Scientists at the Scripps Research Institute in La Jolla announced Monday that they may have found a compound essential to the formation of life on earth.
Their work was based on a hypothesis that a chemical reaction called phosphorylation may have been crucial for the assembly of three key ingredients in early life forms — short strands of nucleotides to store genetic information, short chains of amino acids known as peptides to do the main work of cells, and lipids to form encapsulating structures such as cell walls.
However, no one has previously found a substance that was plausibly present on early Earth that could result in phosphorylation to produce the three classes of molecules side-by-side under the same realistic conditions, according to TSRI.
In a study published in the journal Nature Chemistry, TSRI chemists said that diamidophosphate, commonly known to scientists as DAP, could have been present in Earth’s early days and responsible for phosphorylation.
“We suggest a phosphorylation chemistry that could have given rise, all in the same place, to oligonucleotides, oligopeptides and the cell-like structures to enclose them,” said study senior author Ramanarayanan Krishnamurthy, associate professor of chemistry at TSRI. “That in turn would have allowed other chemistries that were not possible before, potentially leading to the first simple, cell-based living entities.”
Previous theories centered on different phosphorylation agents for each process.
“It has been hard to imagine how these very different processes could have combined in the same place to yield the first primitive life forms,” said Krishnamurthy.
DAP, combined with water and mild ambient conditions can produce the three critical classes of pre-biological molecules, transform them and allow them to interact, he said.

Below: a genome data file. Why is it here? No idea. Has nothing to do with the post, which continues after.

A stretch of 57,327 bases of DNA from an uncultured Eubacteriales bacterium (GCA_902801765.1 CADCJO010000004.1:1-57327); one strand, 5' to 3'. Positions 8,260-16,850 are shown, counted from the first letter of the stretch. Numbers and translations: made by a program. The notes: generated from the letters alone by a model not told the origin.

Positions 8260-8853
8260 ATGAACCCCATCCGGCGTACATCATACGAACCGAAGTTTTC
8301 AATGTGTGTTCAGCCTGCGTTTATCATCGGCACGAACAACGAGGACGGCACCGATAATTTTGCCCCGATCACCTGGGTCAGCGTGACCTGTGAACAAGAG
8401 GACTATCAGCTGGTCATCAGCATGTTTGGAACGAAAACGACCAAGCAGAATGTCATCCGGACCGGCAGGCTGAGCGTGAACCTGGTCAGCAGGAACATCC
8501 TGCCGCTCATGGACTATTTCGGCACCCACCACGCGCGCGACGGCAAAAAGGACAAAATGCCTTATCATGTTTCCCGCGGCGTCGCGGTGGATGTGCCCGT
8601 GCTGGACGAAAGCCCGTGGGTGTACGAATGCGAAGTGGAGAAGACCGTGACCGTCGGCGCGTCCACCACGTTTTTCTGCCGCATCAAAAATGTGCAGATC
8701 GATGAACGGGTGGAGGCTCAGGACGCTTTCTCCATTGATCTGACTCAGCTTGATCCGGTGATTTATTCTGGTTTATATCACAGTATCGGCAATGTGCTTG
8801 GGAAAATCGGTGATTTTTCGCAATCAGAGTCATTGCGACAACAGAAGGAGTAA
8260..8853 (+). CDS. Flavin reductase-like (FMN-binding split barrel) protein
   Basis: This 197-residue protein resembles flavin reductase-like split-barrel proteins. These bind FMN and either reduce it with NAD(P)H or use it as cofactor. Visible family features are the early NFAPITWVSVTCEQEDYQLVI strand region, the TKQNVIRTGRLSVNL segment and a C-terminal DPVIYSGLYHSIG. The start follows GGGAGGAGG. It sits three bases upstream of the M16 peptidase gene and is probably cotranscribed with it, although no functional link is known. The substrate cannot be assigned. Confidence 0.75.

“It reminds me of the Fairy Godmother in `Cinderella,’ who waves a wand and `poof, poof, poof,’ everything simple is transformed into something more complex and interesting,” Krishnamurthy said.
He said DAP’s phosphorylation chemistry closely resembles what is seen in the reactions at the heart of every cell’s metabolic cycle.
Krishnamurthy plans follow-up experiments and has teamed with early- Earth geochemists to try to identify potential sources of DAP, or similarly acting phosphorus-nitrogen compounds that were on the planet before life arose.
“There may have been minerals on the early Earth that released such phosphorus-nitrogen compounds under the right conditions,” he said. “Astronomers have found evidence for phosphorus-nitrogen compounds in the gas and dust of interstellar space, so it’s certainly plausible that such compounds were present on the early Earth and played a role in the emergence of the complex molecules of life.”
Funding for the research was provided by NASA and the Simons Foundation of New York.
—City News Service